Home >  1 Classroom Management Strategies for Effective Instruction Keith Lakes, Behavior Consultant Lisa Smith, Instruction/Behavior Consultant U

1 Classroom Management Strategies for Effective Instruction Keith Lakes, Behavior Consultant Lisa Smith, Instruction/Behavior Consultant U


Classroom Management Strategies for Effective Instruction 

Keith Lakes, Behavior Consultant

Lisa Smith, Instruction/Behavior Consultant

Upper Cumberland Special Education Co-operative 

October 2002


Today��s Agenda 

  • Welcome and Opening Activities
  • The Characteristics of an Effective Teacher
  • Effective Behavior Management Strategies
  • Organizing and Managing the Learning Environment
  • Designing Lessons to Enhance Student Learning
  • Closing Activities

Lunch is on your own

Breaks will be taken as needed


Let��s Get Acquainted�� 

Scavenger Hunt Activity 


Goals and Objectives�� 

  1. To identify the characteristics of effective teachers
  2. To understand why children misbehave and identify effective strategies for dealing with student misbehavior
  3. To identify techniques for organizing and managing effective learning environments
  4. To identify characteristics of effective lesson planning
  5. To identify resources and materials dealing with positive and effective classroom management


Presentation Techniques 
(Utilizing the Principles of Adult Learning Theory) 

  • Discussion
  • Small and large group activities
  • Cooperative learning strategies (i.e., jigsaw, think-pair-share)
  • Self-Reflection
  • Question and answer sessions
  • Active Learning Strategies (i.e., role play, scenarios, simulations)
  • others



Classroom management is�� 

    ��all of the things that a teacher does to organize students, space, time and materials so that instruction in content and student learning can take place. 

    Two major goals��

  1. To foster student involvement and cooperation in all classroom activities
  2. To establish a productive working environment.

    -First Days of School, Wong


Describe a




Characteristics of a Well-Managed Classroom�� 

  • Students are deeply involved with their work
  • Students know what is expected of them and are generally successful 
  • There is relatively little wasted time, confusion, or disruption 
  • The climate of the classroom is work-oriented, but relaxed and pleasant. 


A well-managed classroom is�� 

  • A task oriented environment
  • A predictable environment 
  • Is ready and waiting for students 



Brainstorming Activity��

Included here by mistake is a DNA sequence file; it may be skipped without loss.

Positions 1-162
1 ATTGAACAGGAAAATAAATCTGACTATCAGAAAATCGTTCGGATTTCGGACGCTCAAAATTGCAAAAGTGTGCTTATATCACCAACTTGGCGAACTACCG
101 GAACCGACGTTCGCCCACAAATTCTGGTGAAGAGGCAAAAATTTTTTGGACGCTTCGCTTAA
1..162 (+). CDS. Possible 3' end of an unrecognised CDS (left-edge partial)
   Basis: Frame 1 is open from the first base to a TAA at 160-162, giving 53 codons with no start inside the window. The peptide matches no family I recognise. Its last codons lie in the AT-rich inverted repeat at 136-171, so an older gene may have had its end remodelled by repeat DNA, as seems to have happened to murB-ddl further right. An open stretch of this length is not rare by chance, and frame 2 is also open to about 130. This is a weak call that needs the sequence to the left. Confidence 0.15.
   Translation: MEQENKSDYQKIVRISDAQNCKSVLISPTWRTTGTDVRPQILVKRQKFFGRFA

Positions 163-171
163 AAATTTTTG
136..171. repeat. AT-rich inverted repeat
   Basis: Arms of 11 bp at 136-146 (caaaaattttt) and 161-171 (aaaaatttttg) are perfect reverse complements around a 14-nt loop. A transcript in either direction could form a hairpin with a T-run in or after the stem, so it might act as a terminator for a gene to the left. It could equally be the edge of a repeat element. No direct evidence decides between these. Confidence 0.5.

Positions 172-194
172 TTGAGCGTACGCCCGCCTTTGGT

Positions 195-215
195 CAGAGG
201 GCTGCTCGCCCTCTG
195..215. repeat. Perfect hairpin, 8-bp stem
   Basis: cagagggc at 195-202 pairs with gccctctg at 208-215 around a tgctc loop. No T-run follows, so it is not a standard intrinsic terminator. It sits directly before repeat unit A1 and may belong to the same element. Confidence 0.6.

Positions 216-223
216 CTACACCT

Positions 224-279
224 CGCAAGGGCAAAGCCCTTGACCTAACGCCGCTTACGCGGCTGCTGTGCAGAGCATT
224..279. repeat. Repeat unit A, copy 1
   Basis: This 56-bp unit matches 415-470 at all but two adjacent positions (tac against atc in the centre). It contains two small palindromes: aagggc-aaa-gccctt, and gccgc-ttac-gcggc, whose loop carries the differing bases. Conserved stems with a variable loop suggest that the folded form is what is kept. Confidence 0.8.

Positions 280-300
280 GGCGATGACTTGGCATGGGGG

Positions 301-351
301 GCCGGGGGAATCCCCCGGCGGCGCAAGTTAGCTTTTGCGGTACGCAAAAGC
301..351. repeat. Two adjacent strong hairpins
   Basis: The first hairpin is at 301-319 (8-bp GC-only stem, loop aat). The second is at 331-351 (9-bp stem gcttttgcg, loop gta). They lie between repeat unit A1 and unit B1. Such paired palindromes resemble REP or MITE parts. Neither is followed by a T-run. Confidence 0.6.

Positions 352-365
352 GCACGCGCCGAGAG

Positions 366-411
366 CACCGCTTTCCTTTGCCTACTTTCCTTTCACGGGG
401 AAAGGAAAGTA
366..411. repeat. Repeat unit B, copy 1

Think of as many responses to the following statement as you can�� 

An effective

teacher is��..


A Dangerous Educator�� 

  • Believes that this job is not about relationships
  • Believes that this is just a job, and when the school day is over, the work��s all done.
  • Believes that he/she can handle any situation, alone.
  • Believes that, ��It was good enough for me, by golly, it oughta�� be good enough for them.��
  • Believes that all these kids need is ��a good whippin��.��



A Dangerous Educator�� 

  • Believes that what he/she does outside of here has no bearing
  • Believes that anger shouldn't be part of the curriculum
  • Never makes time to just sit and listen
  • Believes that this kids have no right to be mad
  • Believes that he/she can��t make a difference
  • Believes that punishment is more effective than discipline


A Dangerous Educator�� 

  • Thinks you shouldn��t smile until Thanksgiving.
  • Believes that morality and values should only be taught at home
  • Sees the act, not the young person behind it.
  • Believes that strict adherence to the rules is the most important goal of any child��s day.
  • Forgets he/she is modeling.
  • Is a ��structure monster��.

-Malcolm Smith


The Effective Teacher�� 

  • Establishes good control of the classroom
  • Does things right, consistently
  • Affects and touches lives
  • Exhibits positive expectations for ALL students
  • Establishes good classroom management techniques



The Effective Teacher�� 

  • Designs lessons for student mastery
  • Works cooperatively and learns from colleagues
  • Seeks out a mentor who serves as a role model
  • Goes to professional meetings to learn
  • Has a goal of striving foe excellence



The Effective Teacher�� 

  • Can explain the district��s, school��s, and department or grade level��s curriculum
  • Realizes that teaching is not a private practice
  • Is flexible and adaptable
  • Listens, listens, listens
  • Understands the research process


The Effective Teacher�� 

  • Teaches with proven research-based practices
  • Knows the difference between an effective  teacher and an ineffective one


In summary�� 

An effective teacher�� 

  • Has positive expectations for student success
  • Is an extremely good classroom manager 
  • Knows how to design lessons for student mastery  


Understanding Our Students

Dealing With Student Behavior in Today��s Classrooms


This is not an easy time to work with children and youth�� 

  • One in six youths (age 10-17) has seen or knows someone who has been shot (Children��s Defense Fund)
  • At least 160,000 students skip  class each day because they fear physical harm (NEA) 
  • In the last 10 years, the likelihood that a child under 18 will be killed by guns rose almost 250% (FBI Uniform Crime Reports)* 



  • Every U.S. school day, 6,250 teachers are threatened with bodily injury (NEA)
  • More than 150,000 school age children bring a gun to school each school day (Children��s Defense Fund)